I'd be surprised if you couldn't find all the beads you need from them in Sept. The tackle shop below the Thai BBQ restaurant in Cooper Landing (which has incredible food btw) also carries a good assortment of beads.

  16. #16
    Member danattherock's Avatar
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    Read an interesting tip once, referring to beads. A bit off subject, but like you said, it is a winter time thread.

    The tip suggested that if you have the salmon carcasses by the river, to put your bead (while on the line) on the flesh and step on it, getting the smell on the bead. Given the sensitivity of the olfactory in fish, this could help. No drawbacks. Why not?

    My personal opinion is that the correct presentation, size, and smell are more important than the exact color when "matching the hatch" Alaska style. But I would also agree that the more pressured the fish are, the more color matters. Depends on where you wet your line.


    "The fish has a very good sense of smell. In fact if you compare it to the human, the rainbow trout has a sense of smell 400 times more sensitive. They use this strongly adapted sense to help identify prey, structure and spawning locations."

    http://www.freshwater-fishing-canada...ingcanada.html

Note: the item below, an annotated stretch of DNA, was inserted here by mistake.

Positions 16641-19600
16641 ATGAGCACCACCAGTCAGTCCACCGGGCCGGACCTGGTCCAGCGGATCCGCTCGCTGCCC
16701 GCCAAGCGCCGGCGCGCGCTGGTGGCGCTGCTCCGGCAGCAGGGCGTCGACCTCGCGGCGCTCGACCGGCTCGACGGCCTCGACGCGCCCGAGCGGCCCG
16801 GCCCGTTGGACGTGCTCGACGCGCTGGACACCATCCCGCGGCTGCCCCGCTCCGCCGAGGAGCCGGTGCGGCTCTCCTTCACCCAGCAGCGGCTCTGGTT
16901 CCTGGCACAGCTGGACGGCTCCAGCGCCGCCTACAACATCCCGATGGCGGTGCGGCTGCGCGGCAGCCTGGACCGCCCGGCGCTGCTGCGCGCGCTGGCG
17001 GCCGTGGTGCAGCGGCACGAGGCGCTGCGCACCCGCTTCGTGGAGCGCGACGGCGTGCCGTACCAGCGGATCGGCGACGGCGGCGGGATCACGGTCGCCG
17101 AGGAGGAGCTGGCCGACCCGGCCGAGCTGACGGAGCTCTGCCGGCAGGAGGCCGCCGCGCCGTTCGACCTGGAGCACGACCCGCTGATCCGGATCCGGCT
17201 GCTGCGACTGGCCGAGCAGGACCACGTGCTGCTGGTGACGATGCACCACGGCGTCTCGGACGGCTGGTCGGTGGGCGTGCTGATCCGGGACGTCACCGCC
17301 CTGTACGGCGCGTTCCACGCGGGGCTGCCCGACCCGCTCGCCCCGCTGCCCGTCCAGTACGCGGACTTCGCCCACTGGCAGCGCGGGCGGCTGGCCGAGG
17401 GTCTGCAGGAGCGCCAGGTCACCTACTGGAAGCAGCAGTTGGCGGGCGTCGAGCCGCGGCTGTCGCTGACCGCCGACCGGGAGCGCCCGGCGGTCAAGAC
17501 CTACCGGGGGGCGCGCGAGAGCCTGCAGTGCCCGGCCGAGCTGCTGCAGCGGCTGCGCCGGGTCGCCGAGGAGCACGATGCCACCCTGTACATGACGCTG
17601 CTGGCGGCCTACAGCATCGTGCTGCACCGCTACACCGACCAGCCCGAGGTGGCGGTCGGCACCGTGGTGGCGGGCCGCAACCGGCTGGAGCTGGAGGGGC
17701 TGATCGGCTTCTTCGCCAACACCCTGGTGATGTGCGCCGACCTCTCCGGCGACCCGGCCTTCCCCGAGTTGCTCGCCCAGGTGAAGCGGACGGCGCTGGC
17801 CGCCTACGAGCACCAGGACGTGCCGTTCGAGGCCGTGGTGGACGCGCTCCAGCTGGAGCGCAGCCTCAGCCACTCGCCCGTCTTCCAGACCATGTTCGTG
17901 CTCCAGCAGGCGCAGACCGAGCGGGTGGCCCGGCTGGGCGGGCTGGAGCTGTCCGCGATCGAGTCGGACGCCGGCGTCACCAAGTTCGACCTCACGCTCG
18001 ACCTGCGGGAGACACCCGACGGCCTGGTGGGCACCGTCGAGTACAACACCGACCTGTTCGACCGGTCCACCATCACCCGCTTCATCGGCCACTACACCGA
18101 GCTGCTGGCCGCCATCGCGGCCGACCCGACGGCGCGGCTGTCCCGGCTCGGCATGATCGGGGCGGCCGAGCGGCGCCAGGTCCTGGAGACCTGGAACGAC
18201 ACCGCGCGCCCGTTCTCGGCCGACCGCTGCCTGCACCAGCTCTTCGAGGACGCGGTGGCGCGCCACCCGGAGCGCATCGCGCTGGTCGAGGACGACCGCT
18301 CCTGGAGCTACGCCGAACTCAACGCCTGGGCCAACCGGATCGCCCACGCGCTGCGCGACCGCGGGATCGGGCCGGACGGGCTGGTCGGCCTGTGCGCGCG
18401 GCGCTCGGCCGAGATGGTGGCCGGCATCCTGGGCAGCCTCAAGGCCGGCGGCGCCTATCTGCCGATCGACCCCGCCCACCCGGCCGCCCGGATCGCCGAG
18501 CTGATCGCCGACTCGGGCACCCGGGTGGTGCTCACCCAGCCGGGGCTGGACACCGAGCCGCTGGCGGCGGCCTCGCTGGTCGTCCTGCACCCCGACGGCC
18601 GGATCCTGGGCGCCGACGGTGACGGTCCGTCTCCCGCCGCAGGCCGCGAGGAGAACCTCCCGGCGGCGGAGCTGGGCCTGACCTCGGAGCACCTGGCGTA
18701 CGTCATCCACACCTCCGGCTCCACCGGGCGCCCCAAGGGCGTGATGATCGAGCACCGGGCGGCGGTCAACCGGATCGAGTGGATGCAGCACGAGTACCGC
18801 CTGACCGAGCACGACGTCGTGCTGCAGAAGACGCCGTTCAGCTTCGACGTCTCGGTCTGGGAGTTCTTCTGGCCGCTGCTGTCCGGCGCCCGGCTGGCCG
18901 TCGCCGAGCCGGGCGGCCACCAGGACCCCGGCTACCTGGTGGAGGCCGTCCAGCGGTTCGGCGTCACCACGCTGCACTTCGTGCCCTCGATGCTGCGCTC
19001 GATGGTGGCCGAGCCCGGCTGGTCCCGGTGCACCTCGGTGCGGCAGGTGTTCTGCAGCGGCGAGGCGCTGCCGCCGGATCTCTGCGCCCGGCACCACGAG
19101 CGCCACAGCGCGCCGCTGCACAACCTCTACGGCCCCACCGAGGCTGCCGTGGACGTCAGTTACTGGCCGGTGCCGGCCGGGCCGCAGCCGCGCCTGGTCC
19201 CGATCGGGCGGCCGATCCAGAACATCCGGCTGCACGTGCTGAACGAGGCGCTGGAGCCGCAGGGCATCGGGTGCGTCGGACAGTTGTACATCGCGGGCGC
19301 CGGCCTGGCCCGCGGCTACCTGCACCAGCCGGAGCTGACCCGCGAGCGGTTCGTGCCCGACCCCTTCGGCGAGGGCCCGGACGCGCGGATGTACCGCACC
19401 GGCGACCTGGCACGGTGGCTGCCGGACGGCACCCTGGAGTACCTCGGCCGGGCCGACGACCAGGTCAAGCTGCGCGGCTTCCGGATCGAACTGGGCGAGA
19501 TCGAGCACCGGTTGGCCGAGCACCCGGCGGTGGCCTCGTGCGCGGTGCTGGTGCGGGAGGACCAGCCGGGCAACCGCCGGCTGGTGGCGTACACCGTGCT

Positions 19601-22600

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    The two loudest sounds known to man: a gun that goes bang when it is supposed to go click and a gun that goes click when it is supposed to go bang.

  17. #17
    Member danattherock's Avatar
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    Quote Originally Posted by Scottsum View Post
    I haven't looked in a couple of years, but Troutfitters used to always carry a large selection of painted beads (sold individually).

    I know the guys at http://www.alaskaflyfishinggoods.com...-products.html in Juneau sell them. 10 for $10

    Awesome shop and they sell the best flies I have ever bought. But it would take one serious bead fisherman to shell out a buck per bead.
    The two loudest sounds known to man: a gun that goes bang when it is supposed to go click and a gun that goes click when it is supposed to go bang.

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    I'm heading up there to fishing on the Tal last of June and early July. I don't want to spend any more time (and money) in a fly shop than absolutely necessary.

    I was wondering what anyone thinks of this plan. I'm thinking of buying some 10mm beads (King eggs) from
    http://www.reactionbaits.com/detail.aspx?ID=451
    for lack of a better website for cheap beads. Then painting some (the pinker ones, not the orange ones?) with some cream colored krylon paint in a paper bag and shaking it. Then coat with clearcoat or aquaseal.